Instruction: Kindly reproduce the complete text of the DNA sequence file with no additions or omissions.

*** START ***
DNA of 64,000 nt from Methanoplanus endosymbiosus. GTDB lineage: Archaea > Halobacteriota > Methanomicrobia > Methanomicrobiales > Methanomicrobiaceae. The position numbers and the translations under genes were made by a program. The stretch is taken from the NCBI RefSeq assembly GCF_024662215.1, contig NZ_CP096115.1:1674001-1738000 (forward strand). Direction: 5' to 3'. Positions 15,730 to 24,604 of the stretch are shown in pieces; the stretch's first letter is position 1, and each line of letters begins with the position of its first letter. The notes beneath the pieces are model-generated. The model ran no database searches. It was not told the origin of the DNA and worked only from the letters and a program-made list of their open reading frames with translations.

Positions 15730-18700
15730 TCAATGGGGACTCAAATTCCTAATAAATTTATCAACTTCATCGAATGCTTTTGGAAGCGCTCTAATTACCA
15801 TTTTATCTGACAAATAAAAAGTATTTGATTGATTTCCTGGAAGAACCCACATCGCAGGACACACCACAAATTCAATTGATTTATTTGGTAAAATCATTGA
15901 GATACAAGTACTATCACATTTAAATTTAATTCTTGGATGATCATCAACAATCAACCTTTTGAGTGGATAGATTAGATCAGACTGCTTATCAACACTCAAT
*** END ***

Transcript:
DNA of 64,000 nt from Methanoplanus endosymbiosus. GTDB lineage: Archaea > Halobacteriota > Methanomicrobia > Methanomicrobiales > Methanomicrobiaceae. The position numbers and the translations under genes were made by a program. The stretch is taken from the NCBI RefSeq assembly GCF_024662215.1, contig NZ_CP096115.1:1674001-1738000 (forward strand). Direction: 5' to 3'. Positions 15,730 to 24,604 of the stretch are shown in pieces; the stretch's first letter is position 1, and each line of letters begins with the position of its first letter. The notes beneath the pieces are model-generated. The model ran no database searches. It was not told the origin of the DNA and worked only from the letters and a program-made list of their open reading frames with translations.

Positions 15730-18700
15730 TCAATGGGGACTCAAATTCCTAATAAATTTATCAACTTCATCGAATGCTTTTGGAAGCGCTCTAATTACCA
15801 TTTTATCTGACAAATAAAAAGTATTTGATTGATTTCCTGGAAGAACCCACATCGCAGGACACACCACAAATTCAATTGATTTATTTGGTAAAATCATTGA
15901 GATACAAGTACTATCACATTTAAATTTAATTCTTGGATGATCATCAACAATCAACCTTTTGAGTGGATAGATTAGATCAGACTGCTTATCAACACTCAAT